Celia Imrie engaging and charming in first attempt at cabaret at St James Studio. Read review here.
Celia Imrie, star of stage, film, radio and television, perhaps particularly well-known for her work with Victoria Wood, is fast gaining the iconic title of ‘national treasure’. Laughing Matters is her first foray into the world of cabaret, and having been first produced at the Crazy Coqs last year, the act has been refined and re-worked for the more theatrical space of St James Studio.
Accompanied by pianist Andy Massey and drummer Toby Drummond, and two hunky male dancers Tristan Temple and Todd Talbot, this show is almost a mini musical of Imrie’s professional life. The songs and monologues are linked together by personal anecdote, and have a big musical theatre feel about them with production values to match.
The numbers are tightly, and very effectively, choreographed by Steven Harris, and the dancers furnish Imrie with props and quite elaborate costume changes, and the show has a huge razzamatazz finish.
As a cabaret, one could say the show is somewhat over-ornamented, but as a piece of entertainment, it is charming, effervescent and quite delightful. The humour, for the most part, is gentle rather than side-splitting, and the piece has a strong enough structure to keep the surprises coming.
Some of the spoken pieces are splendidly done. Two that stood out were her beautifully underplayed Common Talk by Alan Melville, and the horribly familiar scene presented in Lynda LaPlante’s Gas Bill.
Whilst Imrie could not be described as a great singer, she tackles fiendishly difficult patter songs, such as Bill Solly’s crazily rapid lyrics in Rondo à la Turk, set to an adapted piano sonata by Mozart, with clarity and aplomb.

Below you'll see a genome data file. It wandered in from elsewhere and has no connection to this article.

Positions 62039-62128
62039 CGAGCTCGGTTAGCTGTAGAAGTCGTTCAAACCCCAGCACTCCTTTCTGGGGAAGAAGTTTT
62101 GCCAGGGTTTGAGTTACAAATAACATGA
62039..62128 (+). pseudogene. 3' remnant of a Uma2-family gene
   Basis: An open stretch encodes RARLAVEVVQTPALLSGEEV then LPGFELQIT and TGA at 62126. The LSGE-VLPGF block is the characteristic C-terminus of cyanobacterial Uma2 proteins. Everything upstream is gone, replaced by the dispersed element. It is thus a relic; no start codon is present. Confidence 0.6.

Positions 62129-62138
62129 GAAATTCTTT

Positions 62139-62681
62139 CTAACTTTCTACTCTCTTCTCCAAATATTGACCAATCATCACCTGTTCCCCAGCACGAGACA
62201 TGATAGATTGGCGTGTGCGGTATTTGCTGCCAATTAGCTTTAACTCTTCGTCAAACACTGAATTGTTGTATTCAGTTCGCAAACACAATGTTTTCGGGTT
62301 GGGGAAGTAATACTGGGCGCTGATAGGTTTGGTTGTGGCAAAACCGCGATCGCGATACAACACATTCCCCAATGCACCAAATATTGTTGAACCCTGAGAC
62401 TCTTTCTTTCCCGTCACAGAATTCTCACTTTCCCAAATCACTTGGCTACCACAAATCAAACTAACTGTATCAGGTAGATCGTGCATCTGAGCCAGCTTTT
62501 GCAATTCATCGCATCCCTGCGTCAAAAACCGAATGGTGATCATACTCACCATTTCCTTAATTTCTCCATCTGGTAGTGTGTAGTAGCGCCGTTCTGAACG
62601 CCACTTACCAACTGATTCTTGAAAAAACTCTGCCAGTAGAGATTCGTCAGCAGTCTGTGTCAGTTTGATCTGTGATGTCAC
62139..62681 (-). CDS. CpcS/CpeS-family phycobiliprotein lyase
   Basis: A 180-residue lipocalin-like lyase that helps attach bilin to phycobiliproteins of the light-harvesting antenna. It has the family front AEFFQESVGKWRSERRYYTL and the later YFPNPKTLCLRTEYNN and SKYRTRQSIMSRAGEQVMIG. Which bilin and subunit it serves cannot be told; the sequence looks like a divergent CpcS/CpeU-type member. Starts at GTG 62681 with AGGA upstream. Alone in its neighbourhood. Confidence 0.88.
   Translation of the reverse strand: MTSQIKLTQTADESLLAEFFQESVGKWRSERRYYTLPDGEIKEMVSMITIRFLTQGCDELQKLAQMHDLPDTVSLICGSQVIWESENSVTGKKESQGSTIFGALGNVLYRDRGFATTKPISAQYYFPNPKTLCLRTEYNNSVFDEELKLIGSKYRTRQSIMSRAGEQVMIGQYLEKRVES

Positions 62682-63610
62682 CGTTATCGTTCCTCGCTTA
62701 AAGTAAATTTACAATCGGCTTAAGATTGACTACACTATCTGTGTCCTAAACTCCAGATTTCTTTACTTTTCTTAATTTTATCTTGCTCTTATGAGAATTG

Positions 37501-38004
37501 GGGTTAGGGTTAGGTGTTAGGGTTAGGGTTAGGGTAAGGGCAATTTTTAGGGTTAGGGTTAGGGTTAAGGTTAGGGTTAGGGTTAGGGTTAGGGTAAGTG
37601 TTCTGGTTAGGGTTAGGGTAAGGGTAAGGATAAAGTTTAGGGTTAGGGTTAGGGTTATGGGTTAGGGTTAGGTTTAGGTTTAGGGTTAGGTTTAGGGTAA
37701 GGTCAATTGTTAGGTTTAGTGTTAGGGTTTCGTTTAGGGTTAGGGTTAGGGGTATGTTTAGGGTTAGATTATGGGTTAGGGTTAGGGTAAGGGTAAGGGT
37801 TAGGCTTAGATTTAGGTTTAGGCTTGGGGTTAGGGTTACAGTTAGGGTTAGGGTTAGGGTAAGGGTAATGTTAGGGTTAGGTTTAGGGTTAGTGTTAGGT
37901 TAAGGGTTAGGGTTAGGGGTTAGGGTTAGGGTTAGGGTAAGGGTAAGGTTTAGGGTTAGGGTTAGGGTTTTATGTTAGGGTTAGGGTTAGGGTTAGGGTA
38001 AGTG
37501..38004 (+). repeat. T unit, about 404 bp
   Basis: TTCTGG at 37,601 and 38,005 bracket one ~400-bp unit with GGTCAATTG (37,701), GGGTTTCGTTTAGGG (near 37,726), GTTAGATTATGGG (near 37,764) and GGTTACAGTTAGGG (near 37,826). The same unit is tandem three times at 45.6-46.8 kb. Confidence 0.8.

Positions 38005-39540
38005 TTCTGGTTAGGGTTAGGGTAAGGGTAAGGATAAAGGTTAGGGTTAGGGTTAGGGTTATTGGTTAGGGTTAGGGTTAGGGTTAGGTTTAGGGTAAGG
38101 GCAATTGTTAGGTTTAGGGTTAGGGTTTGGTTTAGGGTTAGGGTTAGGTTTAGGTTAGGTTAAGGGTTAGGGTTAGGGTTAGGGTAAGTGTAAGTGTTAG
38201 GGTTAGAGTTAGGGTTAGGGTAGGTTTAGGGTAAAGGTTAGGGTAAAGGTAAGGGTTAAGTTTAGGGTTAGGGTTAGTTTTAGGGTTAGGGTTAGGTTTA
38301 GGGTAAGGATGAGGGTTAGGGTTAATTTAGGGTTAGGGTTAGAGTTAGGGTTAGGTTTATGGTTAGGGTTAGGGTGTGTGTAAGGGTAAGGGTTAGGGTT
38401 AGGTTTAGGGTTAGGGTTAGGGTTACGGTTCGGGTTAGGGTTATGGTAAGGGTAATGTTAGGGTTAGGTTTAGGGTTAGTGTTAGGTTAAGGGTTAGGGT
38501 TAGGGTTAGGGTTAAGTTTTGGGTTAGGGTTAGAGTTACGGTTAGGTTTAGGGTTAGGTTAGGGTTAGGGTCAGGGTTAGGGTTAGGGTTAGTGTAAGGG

Also, her treatment of ballads Once Upon A Time and Laughing Matters is both charming and tender. These songs were, in fact, amongst her best and I would like to encourage Imrie to forego some the more ‘show-bizzy’ confectionery and employ more of her ability to simply connect with and relate to us through the medium of song.
Cabaret is difficult – more than is commonly realised – and it takes enormous courage to get up on stage in an intimate venue and expose oneself in this way. Imrie is still experimenting with this artform, and not all of it worked. Smut, for example, the sketch on double-entendres, is considerably less successful than the older sketches, such as Tomas Meehan’s Yme Dream describing a hostess’s nightmare of giving a party where all the guests have 3 letter names, and she has the impossible task of introducing them to each other.
I would also love to see more of Imri’s true self – her opinions and thoughts, and a lot more opening up. This is an essential, though frightening, element of cabaret. The late Erv Raible, highly respected US based studio programmer and teacher of the art of cabaret, used to say “Cabaret is being yourself – only on purpose!”
Reservations aside, however, this is a very entertaining show, appealing and engaging throughout. And Celia Imrie is brave, funny and utterly loveable.